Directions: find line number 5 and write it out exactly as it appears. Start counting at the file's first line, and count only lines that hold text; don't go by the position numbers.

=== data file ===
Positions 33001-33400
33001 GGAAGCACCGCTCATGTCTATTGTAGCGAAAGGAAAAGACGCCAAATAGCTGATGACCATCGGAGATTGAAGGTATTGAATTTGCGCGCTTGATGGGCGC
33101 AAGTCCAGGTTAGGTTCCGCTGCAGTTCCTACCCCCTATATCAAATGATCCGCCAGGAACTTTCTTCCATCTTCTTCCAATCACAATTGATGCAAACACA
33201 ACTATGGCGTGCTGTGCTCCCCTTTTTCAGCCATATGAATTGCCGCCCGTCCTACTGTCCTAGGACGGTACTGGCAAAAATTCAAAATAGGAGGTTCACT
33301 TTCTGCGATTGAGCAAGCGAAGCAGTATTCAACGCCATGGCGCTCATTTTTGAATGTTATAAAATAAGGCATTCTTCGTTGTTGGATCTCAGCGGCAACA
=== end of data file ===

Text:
33301 TTCTGCGATTGAGCAAGCGAAGCAGTATTCAACGCCATGGCGCTCATTTTTGAATGTTATAAAATAAGGCATTCTTCGTTGTTGGATCTCAGCGGCAACA